Thursday 19 August 2010

Magnifying Topology using JTS

An issue that comes up all the time in the JTS world is how to visualize the topology of geometries which have very close vertices and segments. For example, a question was recently posted on the PostGIS list about why in the situation shown below the spatial relationship predicate BLUE.contains(RED) evaluates to FALSE

At first glance it looks like the red polygon follows the boundary of the blue one exactly, which would result in BLUE.contains(RED) = TRUE. The immediate suspicion is that one of the apparently collinear points is actually in the exterior of the blue polygon. But which one? And how can this be confirmed visually?

Now it so happens that the rightmost vertex of the red polygon, which appears to be on the boundary of the blue polygon, is in fact in the its exterior - thus explaing why contains = FALSE. But it's so close to the boundary segment that no matter how far you zoom in, you can't see that this is the case. And it's certainly not obvious where to go looking for this error in the first place.

Back in the Dark Ages

The usual way to inspect these kinds of cases is is to tediously zoom in on each vertex. But this loses the visual context of the situation. And in very close cases it simply doesn't work, because the zoom factor is so great that the Swing graphics API is unable to display the scene correctly.

Zoomed in...

Zoomed further in...

Zoomed way in - FAIL!

Another alternative is a painstaking manual inspection of the coordinates of each vertex and segment (which by the way is straightforward in the TestBuilder and OpenJUMP, but can be difficult in other tools). But it's hard to convert the coordinate numbers into a mental image of the situation. And it's essentially impossible to do mentally if a vertex is near a non-rectilinear (slanted) line - in this case it's necessary to evaluate a complex mathematical algorithm to to determine the relative orientation of the vertex and line.

Into the 21st Century!

This limitation has bugged me for a long time, ever since JTS and the JCS Conflation Suite were being developed. And it keeps coming up as a question, since this kind of situation occurs a lot when overlaying polygons. Cutting new vertices into line segments almost always causes them to be non-coincident with the original segment, but with very, very small discrepancies.

So a while back I started to think about a tool that would somehow make subtle topological situations visible at convenient zoom levels. The idea has been gathering dust on the lab bench for years, but I've finally had a chance to implement it. It's now a feature in the JTS TestBuilder called Magnify Topology. Enabling it on changes the geometry view to provide easy and effective visualization of small topological differences.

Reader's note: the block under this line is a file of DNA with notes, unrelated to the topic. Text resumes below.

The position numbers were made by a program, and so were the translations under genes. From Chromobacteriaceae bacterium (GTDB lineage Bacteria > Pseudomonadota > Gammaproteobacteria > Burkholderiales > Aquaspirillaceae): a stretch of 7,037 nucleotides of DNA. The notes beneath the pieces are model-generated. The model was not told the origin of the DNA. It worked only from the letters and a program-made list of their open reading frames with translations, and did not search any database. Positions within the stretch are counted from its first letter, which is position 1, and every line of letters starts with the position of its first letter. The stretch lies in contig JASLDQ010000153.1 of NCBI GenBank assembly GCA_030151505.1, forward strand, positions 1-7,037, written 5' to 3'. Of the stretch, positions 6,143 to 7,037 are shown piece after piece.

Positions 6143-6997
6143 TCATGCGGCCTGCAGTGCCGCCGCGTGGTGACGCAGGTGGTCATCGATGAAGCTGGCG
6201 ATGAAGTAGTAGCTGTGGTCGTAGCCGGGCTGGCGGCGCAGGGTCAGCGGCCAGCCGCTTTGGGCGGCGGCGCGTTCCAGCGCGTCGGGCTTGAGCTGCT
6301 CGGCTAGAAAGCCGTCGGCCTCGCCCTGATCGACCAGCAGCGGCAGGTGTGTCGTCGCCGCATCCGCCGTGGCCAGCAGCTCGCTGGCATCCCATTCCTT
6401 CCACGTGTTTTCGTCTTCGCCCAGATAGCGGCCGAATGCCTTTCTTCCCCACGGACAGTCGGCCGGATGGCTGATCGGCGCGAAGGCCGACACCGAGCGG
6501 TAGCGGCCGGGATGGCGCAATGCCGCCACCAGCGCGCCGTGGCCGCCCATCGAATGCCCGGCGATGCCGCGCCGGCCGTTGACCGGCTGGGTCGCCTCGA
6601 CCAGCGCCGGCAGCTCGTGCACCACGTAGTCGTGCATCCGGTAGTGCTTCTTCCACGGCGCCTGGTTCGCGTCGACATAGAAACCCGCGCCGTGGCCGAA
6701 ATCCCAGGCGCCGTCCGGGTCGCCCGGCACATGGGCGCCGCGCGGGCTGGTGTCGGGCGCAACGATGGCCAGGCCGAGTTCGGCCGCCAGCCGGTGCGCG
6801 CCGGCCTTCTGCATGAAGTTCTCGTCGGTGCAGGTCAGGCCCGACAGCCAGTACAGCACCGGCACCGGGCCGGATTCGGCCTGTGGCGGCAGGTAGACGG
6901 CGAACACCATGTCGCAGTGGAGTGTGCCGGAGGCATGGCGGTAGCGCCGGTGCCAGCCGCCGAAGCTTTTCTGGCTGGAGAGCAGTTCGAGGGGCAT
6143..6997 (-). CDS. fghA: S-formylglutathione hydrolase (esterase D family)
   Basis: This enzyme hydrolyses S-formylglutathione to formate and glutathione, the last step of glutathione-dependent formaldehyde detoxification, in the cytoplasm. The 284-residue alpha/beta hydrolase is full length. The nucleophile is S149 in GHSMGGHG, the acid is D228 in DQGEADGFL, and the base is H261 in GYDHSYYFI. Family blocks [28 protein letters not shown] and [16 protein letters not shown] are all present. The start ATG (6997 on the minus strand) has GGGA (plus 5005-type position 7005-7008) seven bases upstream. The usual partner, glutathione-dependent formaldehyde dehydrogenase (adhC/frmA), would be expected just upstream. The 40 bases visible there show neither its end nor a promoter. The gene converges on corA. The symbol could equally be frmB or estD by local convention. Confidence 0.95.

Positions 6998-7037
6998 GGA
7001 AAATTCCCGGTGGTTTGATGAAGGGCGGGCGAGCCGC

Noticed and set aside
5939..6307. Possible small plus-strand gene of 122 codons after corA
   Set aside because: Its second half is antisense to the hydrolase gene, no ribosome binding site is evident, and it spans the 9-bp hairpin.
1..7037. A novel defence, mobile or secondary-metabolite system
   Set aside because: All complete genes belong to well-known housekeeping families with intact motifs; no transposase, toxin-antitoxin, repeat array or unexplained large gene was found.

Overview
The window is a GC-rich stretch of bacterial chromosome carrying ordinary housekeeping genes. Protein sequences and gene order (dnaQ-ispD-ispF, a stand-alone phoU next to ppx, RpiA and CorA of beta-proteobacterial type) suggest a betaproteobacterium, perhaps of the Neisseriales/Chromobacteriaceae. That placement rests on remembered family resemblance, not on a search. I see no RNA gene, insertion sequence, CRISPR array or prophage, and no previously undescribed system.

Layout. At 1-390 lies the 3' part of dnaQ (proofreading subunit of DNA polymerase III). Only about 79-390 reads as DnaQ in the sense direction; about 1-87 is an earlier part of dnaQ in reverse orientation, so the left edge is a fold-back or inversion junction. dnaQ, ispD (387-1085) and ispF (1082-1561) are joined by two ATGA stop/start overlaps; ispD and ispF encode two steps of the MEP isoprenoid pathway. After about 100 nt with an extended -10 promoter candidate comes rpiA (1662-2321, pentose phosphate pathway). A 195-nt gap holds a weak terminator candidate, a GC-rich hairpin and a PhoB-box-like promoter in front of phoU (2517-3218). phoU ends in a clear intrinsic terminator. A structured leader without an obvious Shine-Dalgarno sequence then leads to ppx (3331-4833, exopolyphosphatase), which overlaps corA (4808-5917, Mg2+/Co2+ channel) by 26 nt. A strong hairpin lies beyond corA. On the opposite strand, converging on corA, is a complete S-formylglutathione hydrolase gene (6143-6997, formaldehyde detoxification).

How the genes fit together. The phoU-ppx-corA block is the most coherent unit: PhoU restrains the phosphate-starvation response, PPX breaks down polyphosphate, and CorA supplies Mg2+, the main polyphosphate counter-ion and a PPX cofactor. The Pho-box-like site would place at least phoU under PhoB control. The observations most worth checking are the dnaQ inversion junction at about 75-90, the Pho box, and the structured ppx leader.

Key aspects of Magnify Topology behaviour are:
  • Vertex displacement is done in a way that preserves the original topology (e.g. if a vertex is on the right side of a line it will stay on the right)
  • Vertices which are truly coincident or collinear remain unchanged in the magnified view.
  • It's easy and quick to toggle Magnify Topology on and off to compare the actual and magnified views.
Using Magnify Topology, the above case looks like this:

Now it's obvious where the red polygon violates the contains relationship! In addition, you can see that there are some very close vertices in the red polygon, that some of them are truly collinear with the blue boundary, and that the lower right red vertex is actually in the interior of the blue polygon.

Here's some more examples, showing actual and magnified views:

Example 1

Example 2

Note the truly coincident vertex along the boundary, which remains unchanged in the magnified view.

Example 3

Magnify Topology can also be used to detect and visualized differences between similar geometries (sort of like a visual geometric diff) Here's a contrived example, showing two copies of a JTS logo, in which one copy has two tiny discrepancies (in the 15th decimal place!):

Here's a more realistic real-world example:

This feature will be released in the next version of JTS. In the meantime it's available in the JTS SVN.

Monday 2 August 2010

Cloudy Blogs

In order to try and keep abreast of the most far-reaching change to IT and computing since the invention of the PC (or the Internet, or time-sharing, or LSI, or solid-state, or commercial computing, or binary logic...), I have inaugurated a Blog Roll for sites which focus on cloud computing (in all its myriad and ever-changing forms...)

See Cloudy Blog Roll in the RH side bar --->